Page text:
No matter how many times I run into this kind of thing, I’m always a bit surprised…

Long story short… I am working on a little tile based thing to familiarize myself with the core XNA libraries. I’m using a long int (32-bit) to store X and Y position.  Simple enough.

I want to track a position within each tile as well as which tile any specific object is on, and briefly wondered whether I should use two variables (a TileX and a subTileX, for example) instead of using the single X position to determine both.  Given the situation, I figured there was no risk in just using the single variable scheme (X, Y) for both, but then I got curious… exactly how large a map could I make?

Well, I figured splitting each tile, which represents a 5 foot square in my little design here, into a 100×100 grid would be more than sufficient (maybe 128×128 to use binary masking and shifting as opposed to having to mod 100 all the time, I’ll figger that out later.)  That’s fractions of a pixel when you translate to the screen, and essentially locating a person within about 1/2 scale inch.  Close enough, I should think… 😉

So, a long unsigned int ranges from 0 to 4 billion and some change.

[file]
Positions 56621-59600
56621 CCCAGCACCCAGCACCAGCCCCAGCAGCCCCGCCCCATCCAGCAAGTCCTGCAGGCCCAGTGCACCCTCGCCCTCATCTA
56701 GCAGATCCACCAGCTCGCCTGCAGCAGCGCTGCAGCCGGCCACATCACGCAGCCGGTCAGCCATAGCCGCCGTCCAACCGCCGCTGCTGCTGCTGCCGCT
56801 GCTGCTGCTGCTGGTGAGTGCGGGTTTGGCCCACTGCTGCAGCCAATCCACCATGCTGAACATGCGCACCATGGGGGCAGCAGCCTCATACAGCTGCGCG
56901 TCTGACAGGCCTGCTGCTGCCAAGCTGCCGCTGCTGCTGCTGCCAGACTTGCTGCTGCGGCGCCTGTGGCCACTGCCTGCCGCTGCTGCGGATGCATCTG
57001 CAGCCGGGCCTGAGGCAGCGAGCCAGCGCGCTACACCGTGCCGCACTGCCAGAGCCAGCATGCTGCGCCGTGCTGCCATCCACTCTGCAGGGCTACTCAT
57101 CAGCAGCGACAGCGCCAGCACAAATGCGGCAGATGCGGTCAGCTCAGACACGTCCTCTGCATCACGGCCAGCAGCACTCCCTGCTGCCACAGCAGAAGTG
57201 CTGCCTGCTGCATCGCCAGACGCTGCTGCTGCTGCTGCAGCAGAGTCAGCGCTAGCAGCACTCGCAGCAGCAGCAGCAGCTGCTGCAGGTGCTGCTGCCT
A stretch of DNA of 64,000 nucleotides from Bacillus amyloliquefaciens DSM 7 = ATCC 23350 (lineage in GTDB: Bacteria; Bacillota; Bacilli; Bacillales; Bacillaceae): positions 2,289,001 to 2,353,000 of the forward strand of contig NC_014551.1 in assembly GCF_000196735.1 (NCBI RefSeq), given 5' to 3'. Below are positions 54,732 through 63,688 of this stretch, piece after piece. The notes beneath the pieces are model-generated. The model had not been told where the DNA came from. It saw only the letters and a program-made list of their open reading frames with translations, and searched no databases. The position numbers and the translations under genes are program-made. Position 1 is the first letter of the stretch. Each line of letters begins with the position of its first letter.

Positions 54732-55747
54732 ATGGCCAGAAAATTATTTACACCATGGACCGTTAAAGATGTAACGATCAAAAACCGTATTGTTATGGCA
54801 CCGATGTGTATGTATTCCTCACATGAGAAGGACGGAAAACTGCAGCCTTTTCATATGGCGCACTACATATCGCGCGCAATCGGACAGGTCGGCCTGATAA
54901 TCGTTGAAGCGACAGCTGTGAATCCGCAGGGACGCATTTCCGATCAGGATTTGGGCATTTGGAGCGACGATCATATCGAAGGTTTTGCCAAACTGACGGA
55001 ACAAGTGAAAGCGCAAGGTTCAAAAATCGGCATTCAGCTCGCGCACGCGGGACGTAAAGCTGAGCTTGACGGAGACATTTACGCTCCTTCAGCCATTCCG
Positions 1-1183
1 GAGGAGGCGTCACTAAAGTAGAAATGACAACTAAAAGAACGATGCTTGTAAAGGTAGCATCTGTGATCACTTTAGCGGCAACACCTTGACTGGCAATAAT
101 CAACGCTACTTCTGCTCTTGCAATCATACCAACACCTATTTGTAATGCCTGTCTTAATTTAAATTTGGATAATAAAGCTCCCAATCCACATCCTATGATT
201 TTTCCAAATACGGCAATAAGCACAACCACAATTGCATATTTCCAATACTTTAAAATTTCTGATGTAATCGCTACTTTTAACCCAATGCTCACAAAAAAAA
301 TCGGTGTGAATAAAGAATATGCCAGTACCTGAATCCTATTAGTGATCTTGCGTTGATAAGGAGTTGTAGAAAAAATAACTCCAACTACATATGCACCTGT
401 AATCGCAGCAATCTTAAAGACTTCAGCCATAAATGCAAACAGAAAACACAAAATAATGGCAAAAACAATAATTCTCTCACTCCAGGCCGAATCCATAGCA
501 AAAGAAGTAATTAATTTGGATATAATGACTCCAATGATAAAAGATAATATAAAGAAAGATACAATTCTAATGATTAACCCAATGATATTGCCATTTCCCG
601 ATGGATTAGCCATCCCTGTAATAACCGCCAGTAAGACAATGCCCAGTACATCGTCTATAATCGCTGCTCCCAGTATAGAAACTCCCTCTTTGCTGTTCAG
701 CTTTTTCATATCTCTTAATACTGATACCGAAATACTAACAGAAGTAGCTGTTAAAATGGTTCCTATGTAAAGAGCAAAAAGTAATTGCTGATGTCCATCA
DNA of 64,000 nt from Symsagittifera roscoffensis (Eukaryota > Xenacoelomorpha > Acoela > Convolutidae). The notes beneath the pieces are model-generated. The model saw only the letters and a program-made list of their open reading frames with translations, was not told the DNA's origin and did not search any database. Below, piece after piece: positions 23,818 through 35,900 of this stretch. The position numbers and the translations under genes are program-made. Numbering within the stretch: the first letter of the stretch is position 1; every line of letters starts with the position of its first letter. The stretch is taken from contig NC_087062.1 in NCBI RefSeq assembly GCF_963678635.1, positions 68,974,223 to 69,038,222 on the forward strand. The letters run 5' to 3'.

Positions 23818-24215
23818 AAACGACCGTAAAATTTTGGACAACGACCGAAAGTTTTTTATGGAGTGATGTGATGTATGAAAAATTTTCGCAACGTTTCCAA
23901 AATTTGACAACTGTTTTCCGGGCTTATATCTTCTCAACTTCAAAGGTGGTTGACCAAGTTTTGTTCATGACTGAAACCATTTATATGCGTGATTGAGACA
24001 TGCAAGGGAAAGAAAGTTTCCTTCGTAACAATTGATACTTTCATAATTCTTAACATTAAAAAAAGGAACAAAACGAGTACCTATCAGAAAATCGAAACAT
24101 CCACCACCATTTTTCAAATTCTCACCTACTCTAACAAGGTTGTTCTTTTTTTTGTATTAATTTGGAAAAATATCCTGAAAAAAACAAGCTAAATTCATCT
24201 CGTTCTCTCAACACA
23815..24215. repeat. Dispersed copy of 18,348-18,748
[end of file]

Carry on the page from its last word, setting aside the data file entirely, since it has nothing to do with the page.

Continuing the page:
Translate to tiles: 4 billion divided by the 100 units per tile equals 40 million tiles.  In each direction, both North-South and East-West… and I was momentarily worried.  LOL.  Okay, let’s take this a bit further…

Translate to scale feet: appx 40 million tiles times 5 feet per tile equals 200 million feet.

Translate to scale miles: appx 200 million feet divided by 5280 is approximately 38000 miles.

By comparison, the circumference of the earth at the equator is only about 25000 miles.

In other words, two simple long integers are far more than enough to define where you are on the surface of the earth to within one half-inch.  Throw in a third for the Z axis, and you can be about a tenth of the way to the moon, as well.

Good enough for a little test app, I should think :boggle: